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A collection of poems

The Air is Thick with Solidarity]

I am going to start with breathing
what I push out of me and what you push out of you
and what we push out of each other
lungs working like billows
lungs working
sounds you could read on
the air
is angry now


they pulled him up
out of his brick that
bronze man with no business
being here having never set foot
in the Waikato
removed due to the concern over
the structural integrity of
the building


r we to b weaved 2 gether
stitched slowly thru veins
dripping out of our bodies
they are hungry for us
we are hungry for change


My friend posts on ig about getting Marx’s Capital tattooed on the back of her hand


He waka eke noa is meaningless when used by government agencies that continue to promote divisions along lines of class and race and gender.

What waka would float on such hypocrisy?

I can see it in the Waikato now, taking water, bowing down to the spirits there, as the metaphor drowns.


How we are one can just look like under the thumb of the Crown…


We’re all in the car headed back from Ihumātao
our friend driving us through the lights
of oncoming cars so bright that you can see
nothing behind them just the whirr of metal
strangers passing

there is just mist pressing its
visual fuzz into the land we all feel
safe in it regardless of the speed


I read somewhere online about three ways of living kotahitanga today
the first

is donating to a charity a surfer dude representing the Red Cross showed up at my
door the other day two years ago he asked why I was wearing a dress he asked for my deadname so that
I could pay them $20 a month just don’t drink as much coffee they said wow weird why do you want to be a woman? they said I don’t drink coffee I said and why don’t you? I said it leaves my bank account automatically phone-calls scare me so much that I haven’t cancelled it yet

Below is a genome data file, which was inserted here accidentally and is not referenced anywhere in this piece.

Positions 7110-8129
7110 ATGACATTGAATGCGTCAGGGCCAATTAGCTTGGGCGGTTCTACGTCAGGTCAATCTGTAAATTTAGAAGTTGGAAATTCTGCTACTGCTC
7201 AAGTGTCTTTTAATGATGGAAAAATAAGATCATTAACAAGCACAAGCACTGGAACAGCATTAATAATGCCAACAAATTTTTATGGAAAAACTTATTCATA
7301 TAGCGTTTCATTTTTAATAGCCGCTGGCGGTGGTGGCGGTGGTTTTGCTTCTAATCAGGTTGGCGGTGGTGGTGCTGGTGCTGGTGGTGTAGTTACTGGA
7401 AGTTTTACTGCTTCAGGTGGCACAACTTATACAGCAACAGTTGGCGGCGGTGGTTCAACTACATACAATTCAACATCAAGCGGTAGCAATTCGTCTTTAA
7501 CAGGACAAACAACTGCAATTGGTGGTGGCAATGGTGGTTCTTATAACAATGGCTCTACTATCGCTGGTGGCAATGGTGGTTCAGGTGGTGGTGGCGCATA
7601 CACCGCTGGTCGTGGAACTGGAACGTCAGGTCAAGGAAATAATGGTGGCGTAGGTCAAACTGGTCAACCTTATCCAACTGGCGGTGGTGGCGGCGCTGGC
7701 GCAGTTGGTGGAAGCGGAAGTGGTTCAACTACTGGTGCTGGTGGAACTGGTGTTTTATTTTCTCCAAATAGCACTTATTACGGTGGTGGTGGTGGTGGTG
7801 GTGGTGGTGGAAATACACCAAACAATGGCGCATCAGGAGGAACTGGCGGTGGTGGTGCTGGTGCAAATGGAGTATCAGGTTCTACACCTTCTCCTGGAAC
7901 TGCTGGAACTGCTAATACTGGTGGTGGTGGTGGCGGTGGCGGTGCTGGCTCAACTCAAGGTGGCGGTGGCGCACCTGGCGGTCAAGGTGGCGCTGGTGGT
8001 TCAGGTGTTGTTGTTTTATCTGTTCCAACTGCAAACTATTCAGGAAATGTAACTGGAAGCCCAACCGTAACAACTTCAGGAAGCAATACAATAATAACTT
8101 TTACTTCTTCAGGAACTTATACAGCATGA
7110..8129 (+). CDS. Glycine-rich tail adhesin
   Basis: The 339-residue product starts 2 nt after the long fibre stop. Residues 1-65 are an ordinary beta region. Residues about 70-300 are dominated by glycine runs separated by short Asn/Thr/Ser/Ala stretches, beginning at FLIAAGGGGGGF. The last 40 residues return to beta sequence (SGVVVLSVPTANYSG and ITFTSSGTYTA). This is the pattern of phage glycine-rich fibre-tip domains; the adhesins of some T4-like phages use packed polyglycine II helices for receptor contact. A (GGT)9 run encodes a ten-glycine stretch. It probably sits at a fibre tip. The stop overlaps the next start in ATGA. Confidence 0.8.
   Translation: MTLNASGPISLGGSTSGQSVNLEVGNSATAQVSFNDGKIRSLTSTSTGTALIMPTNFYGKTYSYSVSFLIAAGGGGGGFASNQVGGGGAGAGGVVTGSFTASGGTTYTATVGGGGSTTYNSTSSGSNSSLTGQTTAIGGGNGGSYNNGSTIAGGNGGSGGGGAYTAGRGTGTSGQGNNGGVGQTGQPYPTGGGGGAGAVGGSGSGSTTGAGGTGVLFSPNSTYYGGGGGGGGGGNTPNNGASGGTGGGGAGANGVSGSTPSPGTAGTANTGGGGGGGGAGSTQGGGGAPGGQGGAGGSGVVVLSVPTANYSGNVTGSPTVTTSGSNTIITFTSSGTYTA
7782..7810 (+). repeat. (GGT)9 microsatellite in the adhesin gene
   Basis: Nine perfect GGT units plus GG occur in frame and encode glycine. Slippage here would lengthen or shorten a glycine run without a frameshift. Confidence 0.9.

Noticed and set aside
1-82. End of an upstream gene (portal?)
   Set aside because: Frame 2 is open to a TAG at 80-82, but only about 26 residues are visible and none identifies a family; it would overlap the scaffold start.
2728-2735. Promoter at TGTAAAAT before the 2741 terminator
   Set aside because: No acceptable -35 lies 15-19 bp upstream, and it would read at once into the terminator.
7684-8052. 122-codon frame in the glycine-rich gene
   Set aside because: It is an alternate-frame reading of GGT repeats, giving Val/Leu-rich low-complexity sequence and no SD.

join a sports team I tried to play cricket once fell asleep on the field and got hit by the
hard red
ball as it plummeted from the sky what a wake up call


say hello to a stranger
I had my headphones on but I think she said good morning


None of those options will shake the foundations of this settler colony and I am sure that is intentional all token gestures are designed to be inoffensive pull the teeth out of our tikanga just try to avoid touching the head on the way in and out


It’s all connected despite how cut off colonisation would have us pretend to be I swear you
have more in common with this English poet from the 1600s
than the Māori man who walks past
the gym every morning at seven his hair is as silver as the ghosts you saw rising from the whenua

Blak lives fighting police brutality in so-called Australia [here by known as the Continent]
(flattening in to one thing is not
and the Black lives fighting in the streets making peace with the land that has been stolen from NDNs all across Turtle Island

we know how to fight as well we have had to for so long
us versus /pipelines
/housing developments
/gold mines
/tourist attractions
/the crown and all its armies
/police brutality
/more mines
/all that drink
/introduced species

Statues coming down the world over of old dead racists while all the living ones line their pockets. But we’ve got this. We’ve got to.


a Tweet that says: there are so many of us aren’t there?


in our little group
we rap squat
where Hamilton
once was
aside for a wetness on the
there is no sign
he was ever here
because he wasn’t
we ask two strangers
to take a photo of
us on an old camera
we can only look at
the image once the film
has been developed


after giving a speech at the Black Lives Matter solidarity march a kuia
so potent in her power gripped me by the arm and held
onto something that I hadn’t felt yet until that moment
and when we pressed our noses together the
whole thing just slid into place

a breath shared
that mingling
of carbon dioxide
and nitrogen
creates a meeting house for all the lines of our dead
past and present and future
to get to know each other
and come up with a plan

essa may ranapiri (Ngāti Raukawa/Ngāti Takatāpui/Clan Gunn/Highgate, England) is a poet from Kirikiriroa, Aotearoa. They are a graduate of the IIML’s 2017 Masters in Creative Writing course. Their first collection of poems titled ransack was longlisted for the Ockham in 2020. They are also the featured poet in Poetry Yearbook 2020 (Massey University Press). They will write until they’re dead.